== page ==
I guess you're right on that, I hadn't read the website in a while and I only skimmed it when I did.
"A trademark application must specify the proper "basis" for filing, most likely either a current use of the mark in commerce or an intent to use the mark in commerce in the future." (from:https://www.uspto.gov/trademarks-getting-started/trademark-basics)
I guess I'd just be wary of jumping into register too early, before you have proof of the 'intent to use in the future', because if you apply and they reject the application, you've lost money on that. Idk where you are in your process, but just keep that in mind.
The first video, "Basic Facts 01" is a good video that goes over the basics. He discusses trademark selection challenges & how to search the database to ensure your mark isn't already registered at around the 15 min mark. He also discusses what to look for and ask when hiring an attorney to file a trademark application for you toward the end, around 30 mins in, and I'd check that out if you're really interested to make sure you've covered your bases with your lawyer friend who's offered to do this.
However, I still wouldn't really worry about it until you're really promoting your music and getting out there (like on radio/larger venues, at least regional tours, or when you start needing sponsors and stuff). The likelihood of someone 'stealing' your name is very low right now, and will probably remain so for a while. I'd make a goal of 'play x amount of gigs' or 'get over x number of facebook/social media followers' or 'sell x number of tshirts/merch' or 'sell out a venue of x number of people' or 'play on the radio' or 'get x number of streams' before I would put money toward reserving a trademark.
Now for the domain:
It sounds like the domain you want is already registered by a reseller or squatter. I would not recommend paying that amount for a domain at this time.. maybe if your band hits it big, but even then you could use "stonetssband.com", "stonetssmusic.com", "stonetss.band", or any number of variations that are available. Same goes for your social tags, which it sounds like you've done. Your fans will figure it out.. they're probably using links to find you anyway. When you're ready for it, you'll be able to sort out the SEO later.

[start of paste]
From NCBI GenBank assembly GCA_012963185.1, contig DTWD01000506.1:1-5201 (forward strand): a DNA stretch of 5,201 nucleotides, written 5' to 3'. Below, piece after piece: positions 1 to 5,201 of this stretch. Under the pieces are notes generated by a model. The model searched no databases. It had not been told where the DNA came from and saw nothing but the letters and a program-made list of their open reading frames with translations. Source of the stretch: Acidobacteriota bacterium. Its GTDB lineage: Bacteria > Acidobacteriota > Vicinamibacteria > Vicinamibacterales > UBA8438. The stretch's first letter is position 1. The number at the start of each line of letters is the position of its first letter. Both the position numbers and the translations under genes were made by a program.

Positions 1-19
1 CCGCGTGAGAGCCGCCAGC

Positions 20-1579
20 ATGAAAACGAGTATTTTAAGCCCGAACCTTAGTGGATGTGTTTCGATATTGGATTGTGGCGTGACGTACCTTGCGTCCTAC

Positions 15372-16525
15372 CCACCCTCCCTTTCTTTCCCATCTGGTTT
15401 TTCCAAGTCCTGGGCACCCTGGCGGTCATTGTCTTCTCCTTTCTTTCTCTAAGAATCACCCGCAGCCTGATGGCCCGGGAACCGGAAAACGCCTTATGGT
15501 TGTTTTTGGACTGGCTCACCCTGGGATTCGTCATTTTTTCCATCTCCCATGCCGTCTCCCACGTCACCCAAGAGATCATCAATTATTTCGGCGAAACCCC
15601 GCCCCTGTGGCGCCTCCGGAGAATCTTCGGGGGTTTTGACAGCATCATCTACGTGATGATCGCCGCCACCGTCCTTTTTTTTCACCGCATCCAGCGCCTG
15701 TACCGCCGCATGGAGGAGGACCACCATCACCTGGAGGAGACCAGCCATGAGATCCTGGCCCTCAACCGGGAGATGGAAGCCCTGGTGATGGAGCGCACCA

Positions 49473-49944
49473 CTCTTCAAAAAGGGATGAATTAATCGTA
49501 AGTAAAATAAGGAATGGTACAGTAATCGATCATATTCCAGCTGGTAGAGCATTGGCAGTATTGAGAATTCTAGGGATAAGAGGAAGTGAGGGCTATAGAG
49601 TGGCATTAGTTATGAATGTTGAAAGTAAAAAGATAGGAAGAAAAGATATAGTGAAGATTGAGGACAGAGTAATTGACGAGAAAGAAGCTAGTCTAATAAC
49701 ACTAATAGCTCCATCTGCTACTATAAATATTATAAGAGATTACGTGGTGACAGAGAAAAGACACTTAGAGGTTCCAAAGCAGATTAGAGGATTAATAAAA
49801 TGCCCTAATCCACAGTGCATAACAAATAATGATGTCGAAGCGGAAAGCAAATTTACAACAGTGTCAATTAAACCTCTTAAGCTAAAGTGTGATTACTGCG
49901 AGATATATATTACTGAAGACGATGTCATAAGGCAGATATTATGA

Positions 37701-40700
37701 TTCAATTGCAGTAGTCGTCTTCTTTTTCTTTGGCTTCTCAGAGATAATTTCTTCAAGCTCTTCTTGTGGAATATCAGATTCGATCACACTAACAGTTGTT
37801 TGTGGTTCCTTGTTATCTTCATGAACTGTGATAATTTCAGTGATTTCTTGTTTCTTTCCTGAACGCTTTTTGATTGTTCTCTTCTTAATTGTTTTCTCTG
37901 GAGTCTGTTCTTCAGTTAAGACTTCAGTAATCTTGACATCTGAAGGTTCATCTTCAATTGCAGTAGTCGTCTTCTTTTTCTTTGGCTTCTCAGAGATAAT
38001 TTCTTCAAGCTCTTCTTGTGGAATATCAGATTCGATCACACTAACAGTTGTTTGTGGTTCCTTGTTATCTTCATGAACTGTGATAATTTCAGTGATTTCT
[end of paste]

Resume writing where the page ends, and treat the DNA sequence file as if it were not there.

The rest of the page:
To check if a name is available, go to your computer terminal/console and type "whois mydomain.tld" (see: here). You want the query to return "no match for domain" (see: here), which means it's available to register. If it returns with a bunch of registration info, check the status. If it says "Active", keep searching & trying variations in the terminal until you get one that is available. If you see something like 'pendingdelete' or 'redemptionperiod', that means the domain may expire from it's current registration and become available, and you may want to research dropcatching the name to get it... but that's a whole 'nother post (I had to do this.. it was a pain and a half!). If it's simply marked 'ok' or 'transferprohibited', that means it's already registered by someone else (or a squatter/reseller) and is in good standing, so they probably won't just let it expire, and you probably won't get a chance to scoop it up later, so I'd move on. It's not that important to have the perfect domain... most people aren't looking for you on a website anyway, and if they are, they're finding you via a link.
I get that it's hard to find stuff to do while waiting on recording, especially during this time when gigs are so limited. If you want to be ready to hit the ground running, I think the better use of your time is to start learning about SEO and how to promote yourself, and make a bandcamp page for free so your stuff can go straight on there when it's ready. Also, look into distribution stuff (like how distrokid works & how to get your stuff on streaming platforms/where/how you want to promote your music). There's tons of resources on here for that. Find fb/social media groups for musicians in your area or genre and start networking that way if you can't go out and see people/play. They'll be your first resource for promoting your album when it's finished.
Maybe work on some visual art to use for album covers, t-shirts/merch, or social/website designs, or work on a logo if you need a break from practicing or producing on your own (or reach out to other artists who could create this with you if you don't want to create it yourself.) When I get burned out playing, it's helpful to look into ways to express my band's identity through other mediums, so I stay semi-productive, and maybe learn more about what I want my band to be and stand for.
And there's nothing wrong with just practicing like a maniac and working up your skills. Maybe try a new style or genre that you're not already great with, which could lead to new songs. I took a free Berkley online class through Coursera last winter, which really helped jumpstart my lyric writing, that might be a good change of pace too if you're burnt out playing and feel like you're just waiting around. It's always good to have extra songs lying around for future albums.
Hope that helps!